So what are the options at the end of a lease? According to Seymour the big decision on whether or not to extend a lease is driven by a complex balance of rates, costs, reserves and demand. “Good deals are there to be had, especially on wide-bodies, given demand and fit out costs. The gap between current and next generation kit has also narrowed, slowing adoption. But if a lessee is looking to return an aircraft, leaving it until the last minute is bad news, it equates to big fees.”
Seymour is emphatic. “Redelivery planning is essential if lessors want to avoid falling between the cracks.” IBA’s evidence shows that operators need to be on stringent watch for catch-all and ambiguous terms in the lease return agreement: e.g. ‘good’, ‘clean’ which are open to interpretation. Damage and old repairs can create need for rework. Lead time for materials almost always delays redelivery if only identified at the redelivery check. Modifications without detailed acceptable source documents and certification issues such as “Back to Birth” and non-contracted use of PMA parts and DER repairs still create disagreement.
“As regards Maintenance Planning, documentation is everything” says Seymour. “Yet in all IBA’s thirty years of experience we have never (that’s right, NEVER) seen a full set, on time and acceptable to the Lessor. To solve this matter, lessees must retain tight control of any subcontracted component providers to minimise downtime, and consider replacing components earlier if access is easy. Forceful life limitations terms must be monitored carefully.”
Lastly, the subject of ‘commerciality’ and common sense has to assume supremacy: redelivery and maintenance planning may all be up to scratch, but if the negotiation goes badly no-one wins.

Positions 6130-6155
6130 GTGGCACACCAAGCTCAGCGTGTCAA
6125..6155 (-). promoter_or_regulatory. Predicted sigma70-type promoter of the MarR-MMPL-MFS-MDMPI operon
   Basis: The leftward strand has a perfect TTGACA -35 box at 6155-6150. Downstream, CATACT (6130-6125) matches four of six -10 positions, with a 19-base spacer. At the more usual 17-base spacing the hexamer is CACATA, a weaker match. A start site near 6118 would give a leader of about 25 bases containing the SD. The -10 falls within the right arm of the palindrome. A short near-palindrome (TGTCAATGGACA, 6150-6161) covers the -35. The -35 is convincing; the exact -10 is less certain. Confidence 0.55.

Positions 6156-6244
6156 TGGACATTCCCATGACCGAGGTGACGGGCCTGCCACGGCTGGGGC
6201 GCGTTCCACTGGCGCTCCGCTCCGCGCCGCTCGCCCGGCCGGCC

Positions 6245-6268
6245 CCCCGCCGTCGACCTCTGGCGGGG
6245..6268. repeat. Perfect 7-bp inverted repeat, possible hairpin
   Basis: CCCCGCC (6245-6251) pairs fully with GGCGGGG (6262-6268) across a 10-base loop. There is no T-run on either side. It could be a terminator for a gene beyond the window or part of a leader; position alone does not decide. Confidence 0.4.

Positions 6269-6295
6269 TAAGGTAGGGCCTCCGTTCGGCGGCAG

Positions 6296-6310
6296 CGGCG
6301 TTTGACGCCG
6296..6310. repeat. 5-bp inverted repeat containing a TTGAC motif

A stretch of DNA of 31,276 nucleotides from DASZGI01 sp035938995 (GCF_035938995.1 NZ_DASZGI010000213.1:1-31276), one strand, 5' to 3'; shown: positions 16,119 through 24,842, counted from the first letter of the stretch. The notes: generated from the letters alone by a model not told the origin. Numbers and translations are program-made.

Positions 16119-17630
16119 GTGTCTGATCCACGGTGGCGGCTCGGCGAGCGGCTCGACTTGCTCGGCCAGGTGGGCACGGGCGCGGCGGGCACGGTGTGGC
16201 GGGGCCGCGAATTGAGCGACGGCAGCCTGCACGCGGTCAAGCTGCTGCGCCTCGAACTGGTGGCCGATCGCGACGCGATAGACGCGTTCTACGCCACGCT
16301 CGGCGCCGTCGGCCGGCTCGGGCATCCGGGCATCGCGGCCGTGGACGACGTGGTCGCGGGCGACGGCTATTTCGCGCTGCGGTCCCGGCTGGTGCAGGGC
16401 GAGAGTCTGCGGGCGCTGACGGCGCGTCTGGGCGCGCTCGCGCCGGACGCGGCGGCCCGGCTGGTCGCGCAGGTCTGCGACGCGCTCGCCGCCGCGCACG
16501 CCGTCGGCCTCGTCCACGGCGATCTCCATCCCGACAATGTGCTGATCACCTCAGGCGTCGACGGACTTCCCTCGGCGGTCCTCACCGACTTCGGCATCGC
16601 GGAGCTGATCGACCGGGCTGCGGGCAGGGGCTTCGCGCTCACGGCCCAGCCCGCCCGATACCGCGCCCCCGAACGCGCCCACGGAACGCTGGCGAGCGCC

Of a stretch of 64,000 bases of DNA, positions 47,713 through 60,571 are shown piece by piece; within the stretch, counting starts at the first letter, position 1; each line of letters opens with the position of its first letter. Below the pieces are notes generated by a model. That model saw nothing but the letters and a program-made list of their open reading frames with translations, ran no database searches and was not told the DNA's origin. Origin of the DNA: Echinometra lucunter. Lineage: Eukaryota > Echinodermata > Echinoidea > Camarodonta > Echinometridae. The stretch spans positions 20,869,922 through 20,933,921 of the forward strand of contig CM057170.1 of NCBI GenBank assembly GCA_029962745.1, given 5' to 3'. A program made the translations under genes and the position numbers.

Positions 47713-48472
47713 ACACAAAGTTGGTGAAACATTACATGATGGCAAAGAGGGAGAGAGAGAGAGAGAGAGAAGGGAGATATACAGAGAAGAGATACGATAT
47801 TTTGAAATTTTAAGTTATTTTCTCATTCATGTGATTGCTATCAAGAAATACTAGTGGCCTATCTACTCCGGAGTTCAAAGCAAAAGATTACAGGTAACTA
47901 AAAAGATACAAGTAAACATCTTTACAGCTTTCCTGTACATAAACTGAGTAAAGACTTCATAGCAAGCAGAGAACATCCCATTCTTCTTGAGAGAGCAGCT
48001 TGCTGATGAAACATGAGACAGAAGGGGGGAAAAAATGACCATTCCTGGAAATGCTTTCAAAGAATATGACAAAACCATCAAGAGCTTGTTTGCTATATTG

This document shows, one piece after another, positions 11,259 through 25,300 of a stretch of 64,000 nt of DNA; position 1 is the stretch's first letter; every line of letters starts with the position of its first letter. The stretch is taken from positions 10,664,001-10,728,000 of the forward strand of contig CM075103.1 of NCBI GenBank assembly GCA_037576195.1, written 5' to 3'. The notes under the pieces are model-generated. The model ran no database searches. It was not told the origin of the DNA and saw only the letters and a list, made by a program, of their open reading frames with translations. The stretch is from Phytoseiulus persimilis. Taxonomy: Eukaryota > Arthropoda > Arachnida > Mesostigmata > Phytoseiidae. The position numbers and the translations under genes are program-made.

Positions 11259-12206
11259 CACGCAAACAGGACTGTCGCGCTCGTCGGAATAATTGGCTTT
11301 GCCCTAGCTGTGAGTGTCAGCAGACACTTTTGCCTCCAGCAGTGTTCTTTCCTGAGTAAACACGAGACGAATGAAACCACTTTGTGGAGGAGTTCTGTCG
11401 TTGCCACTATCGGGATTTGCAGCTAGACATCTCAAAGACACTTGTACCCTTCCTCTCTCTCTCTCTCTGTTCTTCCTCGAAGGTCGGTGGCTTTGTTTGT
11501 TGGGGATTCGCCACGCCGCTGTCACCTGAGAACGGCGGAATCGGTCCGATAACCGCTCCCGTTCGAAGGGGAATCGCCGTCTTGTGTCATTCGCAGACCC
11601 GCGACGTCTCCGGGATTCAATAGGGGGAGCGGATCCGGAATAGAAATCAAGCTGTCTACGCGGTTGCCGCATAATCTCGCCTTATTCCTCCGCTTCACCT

Improved focus on financial implications and proper resource planning will avoid overspend on lease return aircraft counsels IBA. A determined strategy to optimise fleet planning, reduce direct maintenance costs, leverage warranties and transitions, as well as securing expert redelivery resources will save airlines millions of dollars annually.
Analysis by IBA indicates that CFOs can be surprised by the level of potential savings. Assuming a fleet of 76 narrow body aircraft, IBA demonstrated that a total of $300m in savings was possible through careful analysis and managements of costs, including transitions.
Phil Seymour concludes: “Enhanced decision making by airline management relies on market intelligence, data, and possession of the true facts and figures. A whole host of factors contribute to transition challenges, including poor contract drafting around redelivery conditions, lack of lessee planning, bungled engagement with the lessor, and underestimation of the total workload.
“Airlines can and should be putting steps into place at least two years prior to returning a leased aircraft to ensure that overspend is avoided. Planning ahead will reap financial benefits and avoid headaches for CFOs who are often faced with hefty bills accompanying lease return aircraft which can be avoided.”
IBA is a participant in the IATA Aircraft Leasing Advisory Group. Phil Seymour says: “we have been part of the process for five years now and the latest version of the guidance, primarily written for airlines to better understand a lessor’s motives, has evolved to become a very useful tool.”